- The Washington Times - Monday, September 9, 2002

Today's teens may not remember 1987's "Fatal Attraction," perhaps cinema's best advertisement against infidelity.
Aren't its leads, Glenn Close and Michael Douglas, like in their 50s or something?
We now have "Swimfan," a stalker film for the under-20 set that follows the "Fatal" playbook with a few genuine goose bumps inserted.
Credit featured stalker Erika Christensen, best know as Mr. Douglas' drug-addled daughter in 2000's "Traffic," for lifting "Swimfan" up from the potboiler muck. Eventually, all obsessed stalker films must spin out of control. Miss Christensen's performance keeps us involved until the inevitable bloodbath begins.
"Swimfan" chronicles the tense high school days of Ben Cronin (Jesse Bradford), a recovering drug user who also is a championship-caliber swimmer. Scouts from Stanford University are coming to town to catch his next big meet, and his gruff coach (the reliable Dan Hedaya) advises him to live, breathe and sleep near the pool to prepare.
The script prefers Ben make time with his girlfriend, Amy (Shiri Appleby), drink with his buddies and flirt with the new girl in town, Madison.
That flirtation becomes the one-night stand, or swim. It's a credible seduction and one of many early scenes that set the film apart from other teen slasher films.
Mr. Douglas' indiscretions in "Fatal Attraction" cast his entire family in jeopardy. Here, the stakes are much lower, though Ben and Amy's relationship is treated with gooey-eyed reverence.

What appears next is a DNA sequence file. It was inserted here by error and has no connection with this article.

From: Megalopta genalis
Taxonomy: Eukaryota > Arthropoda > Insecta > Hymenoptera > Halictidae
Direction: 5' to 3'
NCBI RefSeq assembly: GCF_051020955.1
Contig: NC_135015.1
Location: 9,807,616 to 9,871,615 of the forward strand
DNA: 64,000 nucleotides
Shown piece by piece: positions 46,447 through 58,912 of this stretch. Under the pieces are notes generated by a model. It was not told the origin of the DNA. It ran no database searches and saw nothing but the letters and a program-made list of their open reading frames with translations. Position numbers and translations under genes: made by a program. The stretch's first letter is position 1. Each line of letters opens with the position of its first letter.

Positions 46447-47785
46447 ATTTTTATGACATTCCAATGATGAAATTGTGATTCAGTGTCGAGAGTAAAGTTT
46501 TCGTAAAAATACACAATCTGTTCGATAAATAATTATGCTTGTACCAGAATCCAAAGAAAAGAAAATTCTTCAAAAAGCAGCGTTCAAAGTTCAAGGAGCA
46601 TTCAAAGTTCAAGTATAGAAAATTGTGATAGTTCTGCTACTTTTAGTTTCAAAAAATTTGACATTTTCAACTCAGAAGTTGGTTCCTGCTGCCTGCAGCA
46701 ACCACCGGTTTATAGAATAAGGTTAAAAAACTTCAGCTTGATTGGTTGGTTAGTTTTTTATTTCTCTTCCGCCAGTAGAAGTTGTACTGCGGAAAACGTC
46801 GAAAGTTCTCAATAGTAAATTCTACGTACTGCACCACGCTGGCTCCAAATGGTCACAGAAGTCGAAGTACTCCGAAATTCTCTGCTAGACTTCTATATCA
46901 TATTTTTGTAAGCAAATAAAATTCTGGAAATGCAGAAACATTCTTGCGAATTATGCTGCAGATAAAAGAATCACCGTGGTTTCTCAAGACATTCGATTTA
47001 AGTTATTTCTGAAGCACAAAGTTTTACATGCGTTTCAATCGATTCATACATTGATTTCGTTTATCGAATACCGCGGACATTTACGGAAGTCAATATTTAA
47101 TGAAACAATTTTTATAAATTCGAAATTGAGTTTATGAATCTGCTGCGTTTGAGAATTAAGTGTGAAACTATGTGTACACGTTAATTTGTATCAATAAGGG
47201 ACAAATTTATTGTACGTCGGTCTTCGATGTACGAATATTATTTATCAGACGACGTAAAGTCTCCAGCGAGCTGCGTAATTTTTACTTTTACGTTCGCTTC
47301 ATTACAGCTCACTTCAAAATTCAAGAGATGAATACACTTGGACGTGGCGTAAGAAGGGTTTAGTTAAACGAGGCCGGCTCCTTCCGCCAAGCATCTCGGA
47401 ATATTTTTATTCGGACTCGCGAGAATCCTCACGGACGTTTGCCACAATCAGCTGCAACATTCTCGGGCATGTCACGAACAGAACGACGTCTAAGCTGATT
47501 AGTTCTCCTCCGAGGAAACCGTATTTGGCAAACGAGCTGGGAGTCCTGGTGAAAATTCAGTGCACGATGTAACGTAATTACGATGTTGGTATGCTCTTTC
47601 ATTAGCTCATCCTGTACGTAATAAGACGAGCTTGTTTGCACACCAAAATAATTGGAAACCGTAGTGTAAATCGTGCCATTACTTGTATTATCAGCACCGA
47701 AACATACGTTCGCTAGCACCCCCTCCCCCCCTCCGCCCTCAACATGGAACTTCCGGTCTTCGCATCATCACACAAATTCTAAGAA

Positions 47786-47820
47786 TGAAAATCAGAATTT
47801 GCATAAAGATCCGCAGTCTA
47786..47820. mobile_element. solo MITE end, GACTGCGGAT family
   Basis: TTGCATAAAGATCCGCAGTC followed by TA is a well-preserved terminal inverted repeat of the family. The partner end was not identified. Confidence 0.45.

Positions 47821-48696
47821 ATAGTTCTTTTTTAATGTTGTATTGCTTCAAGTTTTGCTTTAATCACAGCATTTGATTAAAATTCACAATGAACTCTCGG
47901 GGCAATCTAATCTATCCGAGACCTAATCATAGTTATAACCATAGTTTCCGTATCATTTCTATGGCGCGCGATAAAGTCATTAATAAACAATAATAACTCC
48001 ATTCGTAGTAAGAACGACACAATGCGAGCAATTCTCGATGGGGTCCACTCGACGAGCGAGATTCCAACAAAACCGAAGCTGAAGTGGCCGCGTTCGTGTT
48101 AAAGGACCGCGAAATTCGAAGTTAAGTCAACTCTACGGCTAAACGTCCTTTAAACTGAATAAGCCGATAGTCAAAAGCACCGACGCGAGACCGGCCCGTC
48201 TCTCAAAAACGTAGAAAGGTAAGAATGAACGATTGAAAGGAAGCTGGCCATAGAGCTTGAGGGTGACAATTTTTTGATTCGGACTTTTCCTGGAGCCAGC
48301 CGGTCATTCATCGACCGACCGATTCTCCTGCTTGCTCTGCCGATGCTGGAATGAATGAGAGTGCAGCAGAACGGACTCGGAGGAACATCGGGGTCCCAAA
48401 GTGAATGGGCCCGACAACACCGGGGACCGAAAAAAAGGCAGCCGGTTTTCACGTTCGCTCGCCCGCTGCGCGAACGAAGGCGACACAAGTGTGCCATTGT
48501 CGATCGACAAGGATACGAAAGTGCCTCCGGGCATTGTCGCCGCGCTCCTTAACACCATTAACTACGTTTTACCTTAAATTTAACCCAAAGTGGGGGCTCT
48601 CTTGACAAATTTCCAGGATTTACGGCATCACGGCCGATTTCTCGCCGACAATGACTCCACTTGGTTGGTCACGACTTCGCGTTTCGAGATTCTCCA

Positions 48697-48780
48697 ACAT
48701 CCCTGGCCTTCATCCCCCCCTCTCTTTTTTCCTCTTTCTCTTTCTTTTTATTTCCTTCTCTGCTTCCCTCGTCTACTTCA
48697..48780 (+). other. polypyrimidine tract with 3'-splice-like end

Modern technology gives "Swimfan" an edge over its predecessor.
Madison blankets Ben with text messages on his cell phone and buries his e-mail account with lurid photographs. Electronic stalking proves both authentic and unsettling and its use makes sense in the tech-savvy world of today's teens.
Still, an abundance of crude foreshadowing and not one, but two endings, makes "Swimfan" struggle for breath.
Once Madison is unleashed, the film's shallow sense of logic becomes a pool of inexplicable occurrences. Like every stock movie villain, Madison is everywhere at once, popping up with all the subtlety of a clumsy-footed linebacker. She is far too sloppy to have done this before, as the movie suggests, without bearing the weight of the law. A Houdini-esque escape late in the film is particularly galling.
Miss Christensen, her cherubic face slashed with red lipstick, generates some early sympathy for her plight. Watching her burn as Ben casts her aside in favor of Amy proves the actress's credible turn in "Traffic" was no aberration.
Undermining the film's attempts at depth is Mr. Bradford, whose implied benevolence makes swallowing his role's criminal past a chore. And we must, since it haunts him in ways that are crucial to the story.
It's a shame, since the young actor brings a genuine sincerity to the screen, even if he falls back too often on a tic-like smirk. He even slices through the water like a veteran swimmer, lending gravitas to several key pool sequences.
Australian director John Polson makes "Swimfan" more appealing than it might read on paper. Teen movie cliches are kept to a minimum, and Madison's transformation into a murderous harpie is not as jarring as the overplayed alternative soundtrack.
Too bad screenwriter Charles Bohl didn't bother creating a back story for Madison. Assembly-line thrillers such as "Swimfan" cannot slow the works down long enough for such formalities.
Mr. Polson does experiment with a fast-cutting technique in a few tense scenes, but the results are humorous, not murderous.
No pets are boiled in the militarily efficient "Swimfan," but not much else new is introduced to the stalker genre.

PG-13 (simulated sex, violence, underage drinking and profanity)
Directed by John Polson
85 minutes

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